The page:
One senator, Oklahoma Republican James Inhofe, already has said he will oppose Kagan, partly because of that article. Inhofe said he was against Kagan because of "the seeming contempt she has demonstrated in her comments about the Senate confirmation process."
Senators place high value on their questions, which can be the last time a Supreme Court justice is required to answer questions from an elected official. However, they can't force the nominee to answer. They can only vote for or against the nominee, something senators have complained about for years when they haven't gotten the answers they wanted.
Senators also know that sometimes the answers they get from nominees don't necessarily foretell how a justice will rule when sitting on the court.
"We've seen nominees who tell us one thing during our private meetings and in the confirmation hearings and then go to the court and become a justice that is quite different from the way they've portrayed themselves at the hearing," Sen.Herb Kohl, D-Wis., said to then-nominee and now Justice Sonia Sotomayor at her confirmation hearing last year.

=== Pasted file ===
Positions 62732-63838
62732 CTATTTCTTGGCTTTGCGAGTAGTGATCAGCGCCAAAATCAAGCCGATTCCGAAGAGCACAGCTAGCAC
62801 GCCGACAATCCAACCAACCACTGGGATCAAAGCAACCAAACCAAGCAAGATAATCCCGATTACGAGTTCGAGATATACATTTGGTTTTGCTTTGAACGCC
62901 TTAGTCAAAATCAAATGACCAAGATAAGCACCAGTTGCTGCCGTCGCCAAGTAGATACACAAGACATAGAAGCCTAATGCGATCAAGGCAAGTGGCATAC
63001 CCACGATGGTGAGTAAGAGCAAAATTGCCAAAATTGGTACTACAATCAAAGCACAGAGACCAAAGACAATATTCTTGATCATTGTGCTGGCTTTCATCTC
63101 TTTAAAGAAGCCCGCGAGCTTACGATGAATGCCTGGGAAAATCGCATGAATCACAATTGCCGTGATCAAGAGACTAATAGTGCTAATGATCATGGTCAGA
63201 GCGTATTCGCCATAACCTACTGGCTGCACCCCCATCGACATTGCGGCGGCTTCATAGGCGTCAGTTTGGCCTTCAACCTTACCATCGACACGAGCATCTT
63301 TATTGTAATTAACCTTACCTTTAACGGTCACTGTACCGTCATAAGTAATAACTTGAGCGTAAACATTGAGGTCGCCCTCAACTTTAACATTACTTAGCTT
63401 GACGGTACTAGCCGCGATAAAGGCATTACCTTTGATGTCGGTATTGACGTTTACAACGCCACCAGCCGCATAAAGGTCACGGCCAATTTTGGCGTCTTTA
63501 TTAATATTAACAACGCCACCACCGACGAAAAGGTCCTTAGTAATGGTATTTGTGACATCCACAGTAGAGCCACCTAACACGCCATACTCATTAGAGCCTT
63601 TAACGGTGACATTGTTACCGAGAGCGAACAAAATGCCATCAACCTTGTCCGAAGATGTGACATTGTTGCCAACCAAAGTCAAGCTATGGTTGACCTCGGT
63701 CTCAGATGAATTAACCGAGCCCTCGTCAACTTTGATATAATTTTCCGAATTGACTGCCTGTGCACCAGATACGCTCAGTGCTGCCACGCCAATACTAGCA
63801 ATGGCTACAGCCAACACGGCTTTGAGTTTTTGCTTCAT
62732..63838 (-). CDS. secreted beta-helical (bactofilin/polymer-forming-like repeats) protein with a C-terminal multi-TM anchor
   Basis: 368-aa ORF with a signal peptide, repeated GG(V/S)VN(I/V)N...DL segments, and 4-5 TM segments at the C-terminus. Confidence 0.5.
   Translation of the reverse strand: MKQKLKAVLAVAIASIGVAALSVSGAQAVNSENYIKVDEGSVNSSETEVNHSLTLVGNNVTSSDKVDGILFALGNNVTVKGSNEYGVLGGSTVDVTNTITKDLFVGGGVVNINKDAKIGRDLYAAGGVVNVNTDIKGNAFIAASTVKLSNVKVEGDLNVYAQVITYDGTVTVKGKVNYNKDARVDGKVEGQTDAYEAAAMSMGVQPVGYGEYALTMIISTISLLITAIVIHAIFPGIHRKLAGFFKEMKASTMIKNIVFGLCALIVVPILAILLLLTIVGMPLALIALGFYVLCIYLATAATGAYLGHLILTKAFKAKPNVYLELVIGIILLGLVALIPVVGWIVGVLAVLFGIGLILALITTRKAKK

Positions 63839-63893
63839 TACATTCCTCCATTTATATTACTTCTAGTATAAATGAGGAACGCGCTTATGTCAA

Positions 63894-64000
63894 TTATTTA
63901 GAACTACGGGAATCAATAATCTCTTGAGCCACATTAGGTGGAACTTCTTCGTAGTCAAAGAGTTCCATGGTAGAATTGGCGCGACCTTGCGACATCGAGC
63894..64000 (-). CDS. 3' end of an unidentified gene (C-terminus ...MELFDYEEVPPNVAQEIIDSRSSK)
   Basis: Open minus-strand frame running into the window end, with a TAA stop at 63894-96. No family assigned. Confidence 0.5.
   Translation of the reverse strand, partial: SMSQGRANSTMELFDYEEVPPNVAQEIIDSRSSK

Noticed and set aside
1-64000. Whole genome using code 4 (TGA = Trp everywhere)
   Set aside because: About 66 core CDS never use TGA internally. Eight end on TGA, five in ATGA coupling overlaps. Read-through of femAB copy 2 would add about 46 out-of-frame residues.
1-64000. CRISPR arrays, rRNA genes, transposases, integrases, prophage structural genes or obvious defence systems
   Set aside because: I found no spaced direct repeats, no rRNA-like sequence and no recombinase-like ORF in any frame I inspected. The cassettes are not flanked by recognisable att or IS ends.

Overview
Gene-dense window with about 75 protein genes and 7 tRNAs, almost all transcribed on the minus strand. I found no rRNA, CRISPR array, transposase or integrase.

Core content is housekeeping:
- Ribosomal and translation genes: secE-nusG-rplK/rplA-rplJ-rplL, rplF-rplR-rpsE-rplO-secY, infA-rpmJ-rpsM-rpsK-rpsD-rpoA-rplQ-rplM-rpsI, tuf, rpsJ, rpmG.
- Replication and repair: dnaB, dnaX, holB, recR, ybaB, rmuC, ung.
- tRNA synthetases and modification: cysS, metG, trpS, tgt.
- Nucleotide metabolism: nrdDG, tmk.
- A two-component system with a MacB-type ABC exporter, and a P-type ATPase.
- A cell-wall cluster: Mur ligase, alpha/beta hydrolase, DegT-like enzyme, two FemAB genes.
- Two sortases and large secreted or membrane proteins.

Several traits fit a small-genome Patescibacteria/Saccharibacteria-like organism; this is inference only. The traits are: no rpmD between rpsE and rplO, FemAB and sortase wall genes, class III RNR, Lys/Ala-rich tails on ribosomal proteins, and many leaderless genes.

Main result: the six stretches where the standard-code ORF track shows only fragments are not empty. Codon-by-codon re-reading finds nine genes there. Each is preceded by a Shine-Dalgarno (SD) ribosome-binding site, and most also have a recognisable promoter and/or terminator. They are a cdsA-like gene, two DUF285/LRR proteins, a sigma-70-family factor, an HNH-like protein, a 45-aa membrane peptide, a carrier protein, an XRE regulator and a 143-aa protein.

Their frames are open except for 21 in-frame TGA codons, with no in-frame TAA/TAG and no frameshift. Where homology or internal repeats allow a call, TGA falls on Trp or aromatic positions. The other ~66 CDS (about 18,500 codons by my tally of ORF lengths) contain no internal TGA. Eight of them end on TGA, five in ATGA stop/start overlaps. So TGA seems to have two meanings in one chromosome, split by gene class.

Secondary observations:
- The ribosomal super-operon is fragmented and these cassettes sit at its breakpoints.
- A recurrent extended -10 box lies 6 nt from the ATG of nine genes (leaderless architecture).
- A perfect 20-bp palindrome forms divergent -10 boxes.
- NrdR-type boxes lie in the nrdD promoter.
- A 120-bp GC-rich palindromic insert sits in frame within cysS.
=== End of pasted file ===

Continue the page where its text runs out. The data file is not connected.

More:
Senators plan to investigate Kagan's past and come up with questions they hope will make her reveal her judicial philosophy and provide some hint as to what kind of Justice she would be. Kagan would become the only member of the current court who had no prior experience as a judge, so she has no prior court decisions to scrutinize.
"Given that Ms. Kagan does not have a judicial record, it will be especially important for senators to inquire as to her views on the Constitution and the role of the court," said Sen. John Thune, R-S.D.